Would somebody tell me why, oh why, Malcolm Gladwell
is hottest thing since sliced bread? It irritates me to no end that he is a regular contributor to my favorite magazine, “The New Yorker
.” The magazine is usually quite discriminating with its writers/contributors. Although by no means do I find them all interesting, Gladwell stands out- like a sore thumb- for his widely celebrated, yet plainly obtuse, articles and books.
This guy’s “talent” is in stating the obvious. Period. That’s bad enough, but he states the obvious, and then analyzes it to death (as if analysis is needed). He does this, ostensibly seriously, in order to enlighten readers. So, he must believe one of two things. Either he fails to see the obviousness of his craft, or he himself does see it, but counts on most readers to be ignorant.
If the former, he is simply ignorant himself. If the latter, he is making a bet (a rather safe bet) that Americans
don’t know very much, and don’t care, and are willing to accept what he presents, uncritically. And, with astonished admiration for this apparently innovative, profound thinker.
Not only does he state the obvious, he supports his grand theories with evidence that he propounds in such a manner as though he were the first to figure this out, the first to describe the support for the theory, as if he is the only one smart enough, or skilled enough, to do this.
Is the joke on me? The fact that his books are on the NY Times
best seller list for weeks is not surprising- so is Dan Brown
, John Grisham
, Dr. Atkins, and that “Twilite” author, whatsername. What is surprising is that “The New Yorker” features him so prominently. There must be something amiss here.
One thing I thought of was that perhaps Gladwell sees himself as writing “Game Theory
for Dummies” – or, insert any of these: Neuroscience, Economics, Sociology, Nanotechnology, etc. And he takes his ideas from scientific and medical journals, from philosophers long dead; etc. because he knows most people are not knowledgeable on these subjects. I can see it now. His next article: “The Earth
Is Indeed Not Flat.”
He takes the idea and provides it in Cliff’s Notes form to make it as simple as possible to understand, and presents it as his own novel, astonishing, ground-breaking idea. The credit he gives is minimal and seems like an afterthought. It’s almost like he data mines, then pawns the stuff he discovers off as largely his own idea.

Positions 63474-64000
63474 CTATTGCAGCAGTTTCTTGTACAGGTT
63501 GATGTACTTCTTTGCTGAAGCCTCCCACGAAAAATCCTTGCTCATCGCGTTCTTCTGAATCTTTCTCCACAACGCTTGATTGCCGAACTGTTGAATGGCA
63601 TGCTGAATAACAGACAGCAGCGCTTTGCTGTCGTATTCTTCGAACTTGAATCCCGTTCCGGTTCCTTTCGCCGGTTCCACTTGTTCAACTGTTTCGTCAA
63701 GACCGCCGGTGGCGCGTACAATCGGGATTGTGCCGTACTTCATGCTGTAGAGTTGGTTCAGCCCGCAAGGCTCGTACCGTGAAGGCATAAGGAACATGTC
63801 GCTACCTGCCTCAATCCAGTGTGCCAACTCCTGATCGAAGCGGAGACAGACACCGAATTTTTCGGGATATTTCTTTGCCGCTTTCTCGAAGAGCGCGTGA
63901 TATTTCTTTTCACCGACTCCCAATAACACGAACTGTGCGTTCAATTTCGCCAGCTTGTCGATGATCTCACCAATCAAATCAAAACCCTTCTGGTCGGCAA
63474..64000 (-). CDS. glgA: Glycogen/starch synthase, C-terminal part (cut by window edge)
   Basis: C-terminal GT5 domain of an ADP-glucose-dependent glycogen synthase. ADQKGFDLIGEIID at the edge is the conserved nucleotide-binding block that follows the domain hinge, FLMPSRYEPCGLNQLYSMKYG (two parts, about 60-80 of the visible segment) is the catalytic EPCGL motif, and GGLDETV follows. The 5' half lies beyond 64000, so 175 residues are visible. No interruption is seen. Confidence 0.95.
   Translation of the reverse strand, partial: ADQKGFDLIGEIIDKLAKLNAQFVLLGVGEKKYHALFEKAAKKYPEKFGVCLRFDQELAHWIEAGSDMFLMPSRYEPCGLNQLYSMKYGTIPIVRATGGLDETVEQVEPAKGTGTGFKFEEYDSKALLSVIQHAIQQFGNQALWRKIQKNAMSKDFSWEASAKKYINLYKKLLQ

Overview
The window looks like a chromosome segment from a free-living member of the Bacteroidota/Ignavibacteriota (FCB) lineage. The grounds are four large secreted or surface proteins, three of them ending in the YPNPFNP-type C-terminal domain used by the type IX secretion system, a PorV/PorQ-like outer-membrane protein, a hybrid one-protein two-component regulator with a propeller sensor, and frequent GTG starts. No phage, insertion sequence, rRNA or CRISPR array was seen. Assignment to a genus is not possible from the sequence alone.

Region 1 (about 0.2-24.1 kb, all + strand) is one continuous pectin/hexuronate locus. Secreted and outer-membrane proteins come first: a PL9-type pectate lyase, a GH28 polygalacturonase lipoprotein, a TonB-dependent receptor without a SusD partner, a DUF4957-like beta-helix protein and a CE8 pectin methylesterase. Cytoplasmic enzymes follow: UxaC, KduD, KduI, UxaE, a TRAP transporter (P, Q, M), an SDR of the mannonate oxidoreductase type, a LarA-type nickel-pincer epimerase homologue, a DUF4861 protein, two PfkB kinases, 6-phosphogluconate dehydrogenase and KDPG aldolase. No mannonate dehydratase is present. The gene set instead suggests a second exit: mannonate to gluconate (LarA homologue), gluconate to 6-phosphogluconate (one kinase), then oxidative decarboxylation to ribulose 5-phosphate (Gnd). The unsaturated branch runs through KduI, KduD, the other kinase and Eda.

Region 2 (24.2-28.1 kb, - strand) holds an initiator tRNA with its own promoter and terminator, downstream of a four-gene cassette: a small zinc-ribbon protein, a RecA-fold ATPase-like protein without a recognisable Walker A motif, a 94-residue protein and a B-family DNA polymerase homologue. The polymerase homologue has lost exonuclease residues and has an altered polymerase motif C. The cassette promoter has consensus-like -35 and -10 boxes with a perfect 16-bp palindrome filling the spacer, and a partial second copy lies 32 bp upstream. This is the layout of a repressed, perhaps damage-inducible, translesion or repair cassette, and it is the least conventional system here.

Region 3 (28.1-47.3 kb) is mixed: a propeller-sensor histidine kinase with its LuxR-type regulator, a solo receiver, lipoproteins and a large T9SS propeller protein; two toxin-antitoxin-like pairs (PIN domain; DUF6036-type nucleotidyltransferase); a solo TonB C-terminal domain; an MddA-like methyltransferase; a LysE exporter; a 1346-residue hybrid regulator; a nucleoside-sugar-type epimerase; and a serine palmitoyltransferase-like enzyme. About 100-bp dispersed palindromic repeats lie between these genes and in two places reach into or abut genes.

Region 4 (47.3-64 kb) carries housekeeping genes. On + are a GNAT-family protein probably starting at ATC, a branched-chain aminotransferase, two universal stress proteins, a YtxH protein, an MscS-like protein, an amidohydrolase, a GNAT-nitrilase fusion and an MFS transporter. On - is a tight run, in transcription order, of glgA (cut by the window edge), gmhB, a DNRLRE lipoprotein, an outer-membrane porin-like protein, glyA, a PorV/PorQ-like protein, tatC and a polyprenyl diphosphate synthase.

The book “Blink” presented supposedly new and incredible ideas, when the science it is based on was already at least five years old and common knowledge to those who care about the subject matter.
The thing is, Gladwell doesn’t appear to be any specialized professional – just a rehasher. I wonder if that could be a title, Professional Rehasher?
You may say that his talent is IN the rehashing, providing “scientific” and other esoteric, obscure theories to the average reader, because he knows the odds are that the average reader does not know. If he can simplify it and make it somewhat “sexy” to appeal to the masses while presenting himself as an authority, he will laugh all the way to the bank. I guess.
I never considered doing that. So perhaps I am envious of his ingenuity (of course there are others like him, but he’s the “it” guy right now).
Whether he’s ignorant or somewhat of a shyster, I must admit, he has mastered the art of presenting the obvious, or old news, as something fresh, up and coming, perhaps radical, and as something he himself largely figured out, and he deigns to speak it to the undereducated masses.
He has managed not only sell scores of books and become wealthy, he is also presented as an intellectual authority, as someone to be reckoned with, and to be taken seriously. Hence, his writing takes on a gravitas it does not deserve. However, I am just surprised that the common knowledge he writes so incredulously about is not common knowledge to more people. At least to those interested enough in the subject matters of his stuff to bother to read him. And to the readers of The New Yorker, who haven’t complained enough to get his stuff banned from the magazine. Not that he should be banned.
My own theory is that this situation is like “The Emperor’s New Clothes
.” Readers of his work all know it is b.s., it obnoxious, and takes no genius to write…..however, since he, like the Emperor, is “royalty,” or a favored son, we readers fear to point out that the Emperor has no clothes. We mistrust our own judgment—we can’t believe that the Emperor would be so silly and inept, and who are we to say anything? Maybe we’re blind.
And maybe I AM blind. Maybe the Emperor IS wearing clothes
and I’m the one so simple-minded as to think he’s not.
But I’m going to be like that lad in the tale who yelled out that the clothes were missing. There’s a chance I’ll embarrass myself for doing so, but I’ll venture that I’m not the one who should be embarrassed.